This week we spent a couple of days in the Lion’s Den at MSSU asking people to finish the statement, “Love is…” As you might imagine we got a great variety of comments and had some really good conversations with people about why they answered as they did as well as what we, as Christians, believe to be the answer.
Love is…complicated! As students wrote on the board, they were asked if, time permitting, they wouldn’t mind sharing more about their answer. This often led to them asking us about it in return.
From the Christian perspective, love is what God demonstrated toward us when he sent Jesus to die on the cross. This Sunday is Easter, when the followers of Jesus celebrate not his death, but what happened next. We believe that three days later he came back, was resurrected, and so proved the truth of all the crazy things he taught during his life. Claims like he was the God incarnate. Crazy! But how else to explain his return? Claims that he came to heal broken relationships, to make the world a better place and that by trusting in him we can have a relationship with God that leads ultimately to life with him in heaven. Love, for us, is God leading us live better both today and forever, through the life, death and resurrection of Jesus Christ.
Posted in BSU Update, Evangelism
Tagged Baptist Collegiate Ministry, Baptist Student Union, campus ministry, Easter, God, Jesus, Love, Missouri Baptist Convention, Missouri Southern State University, mosobsu, mssu, Outreach, Spring River Baptist Association
Holy diorama, Batman!
You have to appreciate the Old Testament prophets. They were called on to do all kinds of crazy stuff and they always came through. Even Jonah finished the job, although he clearly took some convincing to do so. One great example is Ezekiel. Take a minute to read Ezekiel 4:1-8. (Go on, I’ll wait…) Essentially, God asks him to make a diorama of the siege of Jerusalem and lay down in the dirt with it for over a year while he preached to passers-by. Image what that must have looked like!
Now, let’s bring that forward. Consider this question: who was your all-time favorite teacher or professor? Chances are they were really good at creative engagement; they found ways to hold your attention and make the material interesting, the good ones always do. God understands that. That’s why, if you take time to read through a lot of the Old Testament prophets, you’ll find tons of examples of these guys doing all sorts of crazy weird things to get people’s attention and make their point.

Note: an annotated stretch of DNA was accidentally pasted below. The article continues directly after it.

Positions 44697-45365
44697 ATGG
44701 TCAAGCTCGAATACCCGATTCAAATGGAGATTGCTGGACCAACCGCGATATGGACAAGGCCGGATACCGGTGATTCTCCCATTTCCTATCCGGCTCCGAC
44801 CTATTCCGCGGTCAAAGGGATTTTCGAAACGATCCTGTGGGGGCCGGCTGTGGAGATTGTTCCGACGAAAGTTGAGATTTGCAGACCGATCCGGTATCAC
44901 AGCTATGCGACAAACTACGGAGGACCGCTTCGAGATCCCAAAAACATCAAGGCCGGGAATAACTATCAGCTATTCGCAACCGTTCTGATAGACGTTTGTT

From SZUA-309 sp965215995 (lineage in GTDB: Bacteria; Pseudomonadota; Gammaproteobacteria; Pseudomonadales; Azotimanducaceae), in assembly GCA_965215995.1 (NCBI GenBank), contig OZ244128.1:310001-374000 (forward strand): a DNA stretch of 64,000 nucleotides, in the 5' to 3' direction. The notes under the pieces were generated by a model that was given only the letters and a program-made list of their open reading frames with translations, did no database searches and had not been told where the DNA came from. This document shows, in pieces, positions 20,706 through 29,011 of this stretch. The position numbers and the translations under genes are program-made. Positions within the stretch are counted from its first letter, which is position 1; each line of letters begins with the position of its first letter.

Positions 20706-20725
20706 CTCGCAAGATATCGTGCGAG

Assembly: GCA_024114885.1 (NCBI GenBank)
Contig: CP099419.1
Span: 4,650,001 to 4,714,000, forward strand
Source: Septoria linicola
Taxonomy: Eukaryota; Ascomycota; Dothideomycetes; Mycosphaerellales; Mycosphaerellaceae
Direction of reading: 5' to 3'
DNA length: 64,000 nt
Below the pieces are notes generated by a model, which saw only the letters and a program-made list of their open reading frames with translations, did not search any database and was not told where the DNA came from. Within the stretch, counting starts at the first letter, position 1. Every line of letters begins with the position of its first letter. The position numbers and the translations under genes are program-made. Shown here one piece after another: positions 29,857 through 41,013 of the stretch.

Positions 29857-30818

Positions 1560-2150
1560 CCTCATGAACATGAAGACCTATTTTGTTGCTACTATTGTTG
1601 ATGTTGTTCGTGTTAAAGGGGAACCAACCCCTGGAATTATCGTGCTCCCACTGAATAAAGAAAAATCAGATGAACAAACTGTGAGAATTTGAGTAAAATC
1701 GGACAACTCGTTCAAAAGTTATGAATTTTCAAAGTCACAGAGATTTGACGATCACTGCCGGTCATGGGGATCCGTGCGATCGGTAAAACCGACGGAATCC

What does that mean for you, though?
It means this, instead of shirking the responsibility of sharing faith, have a little fun with it instead. Be creative. Look for odd connections and teachable moments when you can take the conversation in an unexpected direction. Don’t force it and you’ll find opportunities to share can come quite naturally. And don’t worry, it’s highly unlikely you’ll wind up making a diorama and laying on the ground somewhere. After all, it’s been done already!
Craig Hazen pointed out that while Jesus is a universal religious figure–everyone feels the need to deal with him–only Christianity makes him the central figure.
Gary Canfield taught that it’s okay to fail, that failure can direct us to where/what we need to be and we’re not going through it alone.
Gary Habermas shared with us six facts that NINETY PERCENT or more of academic experts agree on (including atheists):
- Jesus lived and died by crucifixion.
- The Disciples sincerely believed they had seen and experienced the risen Jesus.
- The Resurrection was proclaimed extremely early by the church.
- The Disciples were transformed by their experiences.
- James the Skeptic (Jesus’ brother) was transformed.
- Saul the Accuser became Paul the Apostle and was transformed.
Given those academically indisputable facts, you do a lot! That said, again, most disbelief is centered not in fact, but emotion. People don’t want to believe, for one reason or another, and twist truth to justify their disbelief. (Incidentally, Habermas indicates that over 75% of all scholars believe in an empty tomb.)
“If God is all good, and if God is all-powerful, then why does Alabama keep playing in the national title game?” (Rhyne Putnam)
“There has been far too much genuflection at the altar of David Hume.” (Tim McGrew)
And when asked about the possibility of the existence of Batman somewhere in the multiverse, Jeff Zweerink admitted it was, in fact, possible.
We were also reminded that in a public arena wherein Jesus is misrepresented in an astonishing variety of ways, what he said about himself by word and deed was fairly unequivocal: He. Is. Lord.
A great thought we ran into today:
“If you were to raise a child and work your fingers to the bone to send that child to college, and the child only occasionally sent you a Christmas card and never gave you the time of day, that would be wrong. It’s wrong because child owes not just deference but love. Now, if there is a God who created us and keeps us alive every minute, then the love we owe God would be infinitely greater. To not love him supremely would be infinitely worse. If you believe that, you begin to see how much we have wronged him. It begins to draw your heart outward toward him in humility and grief.”
Timothy Keller, Making Sense of God